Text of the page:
‘Kids’ Shows The Midnight’s Mature Approach to Nostalgia

The Midnight’s new album, Kids, is a fascinating and well-executed work of art, drenched in colorful synths, upbeat rhythms, and evocative lyrics seemingly about a simpler time when the malls were vibrant with kids hanging out and playing video games and getting crushes and engaging in all sorts of lovely tomfoolery.

But don’t be fooled by that first blush assessment, though. The Midnight would never patronize you with such a simple sentiment. This is a nostalgic record, to be sure, but let’s not forget The Midnight’s mantra: “mono no aware,” a Japanese phrase that refers to sad beauty of seeing time pass you by. Like the phrase, this record recognizes that nostalgia is bathed in wistfulness — even sadness. Even the fondest, happiest memories are tinged with the sometimes crushing realization that you can never go back. You can’t go back to the mall, because it’s probably torn down.

The Midnight - Kids - Review
Cover art by Aaron Campbell.

Song titles like “Youth,” “Kids,” “Explorers,” “Saturday Mornings,” and “Arcade Dreams,” all evoke fond memories. I wasn’t a teen in the ’80s, but I did live through them and did find myself with friends and family at the mall oh-so-often in the ’80s and early ’90s. I watched Saturday morning cartoons. My friends and I would all go off exploring the neighborhood without supervision for hours at a time. Youth in those days was a blast. We never thought it would end.

Sure, it had its challenges, too. We’d be at “war” with other “tribes” in the neighborhood, sometimes resulting in bruises and more. There were the crushes who crushed on others, thereby crushing you. But our world was small.

We didn’t know about the grander world around us: the rampant consumerism; the cratering towns and dying American Dream as industry after industry left for cheaper pastures; the plague of HIV and AIDS that President Reagan and his team didn’t take seriously; the drastically diminishing power of labor in the face of the Gordon Gekkos of the world; the threat of nuclear war with the USSR; diminished representation in government and media for women and people of color, etc., etc. We were kids.

Say you’re a bit older — maybe you’re in your mid-40s now and distinctly remember how awesome it was to be a teenager at the mall in the ’80s. You were probably quite aware of the challenges at hand, but didn’t really think too much about it. What teenager really would?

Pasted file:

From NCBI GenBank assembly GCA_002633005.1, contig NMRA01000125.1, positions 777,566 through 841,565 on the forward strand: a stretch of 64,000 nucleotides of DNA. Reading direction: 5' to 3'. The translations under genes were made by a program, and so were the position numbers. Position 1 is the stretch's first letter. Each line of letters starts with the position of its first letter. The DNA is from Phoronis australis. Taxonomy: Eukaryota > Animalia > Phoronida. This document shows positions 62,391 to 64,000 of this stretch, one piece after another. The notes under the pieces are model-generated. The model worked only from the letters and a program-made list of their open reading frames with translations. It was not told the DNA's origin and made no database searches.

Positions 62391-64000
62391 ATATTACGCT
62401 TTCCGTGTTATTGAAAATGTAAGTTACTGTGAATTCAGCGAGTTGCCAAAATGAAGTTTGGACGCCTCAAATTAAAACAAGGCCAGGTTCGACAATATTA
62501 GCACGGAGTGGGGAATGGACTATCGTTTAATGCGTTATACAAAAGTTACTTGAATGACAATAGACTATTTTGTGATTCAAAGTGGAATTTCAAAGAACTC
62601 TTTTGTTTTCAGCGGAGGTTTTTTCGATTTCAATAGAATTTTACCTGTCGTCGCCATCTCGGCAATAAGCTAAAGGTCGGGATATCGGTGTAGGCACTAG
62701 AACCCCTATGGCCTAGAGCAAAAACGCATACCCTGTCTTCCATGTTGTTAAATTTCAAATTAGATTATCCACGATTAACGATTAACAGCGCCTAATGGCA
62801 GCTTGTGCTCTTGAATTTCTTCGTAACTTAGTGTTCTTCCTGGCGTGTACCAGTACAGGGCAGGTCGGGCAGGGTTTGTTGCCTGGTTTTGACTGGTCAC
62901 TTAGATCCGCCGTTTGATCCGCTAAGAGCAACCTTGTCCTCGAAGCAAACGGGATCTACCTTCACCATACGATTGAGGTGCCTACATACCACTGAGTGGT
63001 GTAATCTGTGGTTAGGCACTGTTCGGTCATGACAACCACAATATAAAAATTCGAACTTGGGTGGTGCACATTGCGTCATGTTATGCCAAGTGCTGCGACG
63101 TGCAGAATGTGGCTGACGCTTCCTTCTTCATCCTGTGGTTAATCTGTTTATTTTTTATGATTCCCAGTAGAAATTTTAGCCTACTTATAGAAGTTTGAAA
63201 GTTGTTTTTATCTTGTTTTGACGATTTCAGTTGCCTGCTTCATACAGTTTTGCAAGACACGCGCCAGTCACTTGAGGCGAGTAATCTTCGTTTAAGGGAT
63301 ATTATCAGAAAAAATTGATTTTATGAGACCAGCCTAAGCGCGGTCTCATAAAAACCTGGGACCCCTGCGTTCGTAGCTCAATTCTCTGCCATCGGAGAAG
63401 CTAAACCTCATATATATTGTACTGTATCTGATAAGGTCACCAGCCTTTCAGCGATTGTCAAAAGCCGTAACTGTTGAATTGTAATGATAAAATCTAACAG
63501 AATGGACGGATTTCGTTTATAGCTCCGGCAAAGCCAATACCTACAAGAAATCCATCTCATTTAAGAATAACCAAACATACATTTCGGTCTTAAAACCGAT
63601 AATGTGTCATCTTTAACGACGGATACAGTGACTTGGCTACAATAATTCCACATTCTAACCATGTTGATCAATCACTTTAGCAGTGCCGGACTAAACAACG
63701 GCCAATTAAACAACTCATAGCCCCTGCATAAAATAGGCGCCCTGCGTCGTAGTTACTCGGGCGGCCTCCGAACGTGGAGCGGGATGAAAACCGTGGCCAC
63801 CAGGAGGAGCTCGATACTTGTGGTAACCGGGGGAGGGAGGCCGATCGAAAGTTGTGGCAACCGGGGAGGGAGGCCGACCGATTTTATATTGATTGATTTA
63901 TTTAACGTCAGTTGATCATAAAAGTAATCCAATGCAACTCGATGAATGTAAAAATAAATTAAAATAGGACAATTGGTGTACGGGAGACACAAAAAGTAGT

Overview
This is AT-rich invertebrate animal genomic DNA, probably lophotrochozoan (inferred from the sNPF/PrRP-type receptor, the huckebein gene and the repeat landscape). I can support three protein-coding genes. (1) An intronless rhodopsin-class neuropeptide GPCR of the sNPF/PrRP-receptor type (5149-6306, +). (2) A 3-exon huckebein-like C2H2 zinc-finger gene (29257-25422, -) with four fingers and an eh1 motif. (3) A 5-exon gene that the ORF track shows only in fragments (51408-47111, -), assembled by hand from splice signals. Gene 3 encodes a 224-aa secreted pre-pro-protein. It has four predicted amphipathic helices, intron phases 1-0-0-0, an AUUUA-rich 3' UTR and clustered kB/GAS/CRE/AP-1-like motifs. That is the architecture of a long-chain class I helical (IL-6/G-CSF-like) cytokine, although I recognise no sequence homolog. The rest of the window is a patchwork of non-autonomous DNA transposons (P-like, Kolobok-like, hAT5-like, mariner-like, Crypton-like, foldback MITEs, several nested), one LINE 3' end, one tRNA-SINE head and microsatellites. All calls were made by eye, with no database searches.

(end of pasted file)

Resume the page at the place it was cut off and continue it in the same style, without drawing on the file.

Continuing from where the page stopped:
And we look back on that now and we are still filled with such grand nostalgia for “simpler times,” when we didn’t have to worry about all of the dumpster fires of 2018 we can’t possibly extinguish. The world seems worse than ever now and we lament the hell out of all of this. To me, this wistfulness is where Kids lives. The world was still dissolving back then, but at least we had our youth.

‘…Monsters in the Spare Bedroom’

“We are not a sentimental age…”

Those are the first words Tyler Lyle sings on Kids, in the song “Wave,” following an intro interlude track called “Youth” that features sweet synths and sampled pieces from news reports in the early 1980s discussing the then-growing personal computer phenomenon.

The phrase sets the stage for a nuanced, mature, and certainly complicated type of nostalgia that pervades the album. Lyle is too gifted a lyricist to ever peddle one-dimensional nostalgia and his bandmate Tim McEwan is too talented to match that with paint-by-numbers synthery.

On “Wave,” Lyle follows up that opening line with words about people wanting to be close and intimate, but not so close as to actually know anything about each other. He’s setting the stage for our modern times. We’re more comfortable chatting on social media with people, whose names are probably not even real half the time. We eat, date, and have fun all through apps and avatars. We’ve forgotten how to be the kids at the mall.

We’ve forgotten how to be the kids at the mall.

On title cut “Kids,” both the prelude version, which follows “Wave,” and the reprise version, which closes out the album, Lyle strikes even deeper at the complicated undercurrent of nostalgia, even as McEwan unleashes the sweetest blend of nostalgic synth-pop.